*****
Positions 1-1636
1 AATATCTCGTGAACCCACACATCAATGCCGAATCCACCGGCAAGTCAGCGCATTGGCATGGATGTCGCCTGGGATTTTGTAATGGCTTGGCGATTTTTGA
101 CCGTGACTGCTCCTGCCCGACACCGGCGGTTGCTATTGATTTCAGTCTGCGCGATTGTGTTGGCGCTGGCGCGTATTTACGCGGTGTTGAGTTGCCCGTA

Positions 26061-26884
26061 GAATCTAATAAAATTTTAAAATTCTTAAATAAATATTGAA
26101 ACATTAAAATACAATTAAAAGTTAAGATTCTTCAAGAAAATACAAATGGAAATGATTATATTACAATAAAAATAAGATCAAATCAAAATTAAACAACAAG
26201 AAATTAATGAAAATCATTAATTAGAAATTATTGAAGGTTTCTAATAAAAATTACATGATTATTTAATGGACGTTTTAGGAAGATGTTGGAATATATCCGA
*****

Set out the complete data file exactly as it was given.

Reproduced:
Positions 1-1636
1 AATATCTCGTGAACCCACACATCAATGCCGAATCCACCGGCAAGTCAGCGCATTGGCATGGATGTCGCCTGGGATTTTGTAATGGCTTGGCGATTTTTGA
101 CCGTGACTGCTCCTGCCCGACACCGGCGGTTGCTATTGATTTCAGTCTGCGCGATTGTGTTGGCGCTGGCGCGTATTTACGCGGTGTTGAGTTGCCCGTA

Positions 26061-26884
26061 GAATCTAATAAAATTTTAAAATTCTTAAATAAATATTGAA
26101 ACATTAAAATACAATTAAAAGTTAAGATTCTTCAAGAAAATACAAATGGAAATGATTATATTACAATAAAAATAAGATCAAATCAAAATTAAACAACAAG
26201 AAATTAATGAAAATCATTAATTAGAAATTATTGAAGGTTTCTAATAAAAATTACATGATTATTTAATGGACGTTTTAGGAAGATGTTGGAATATATCCGA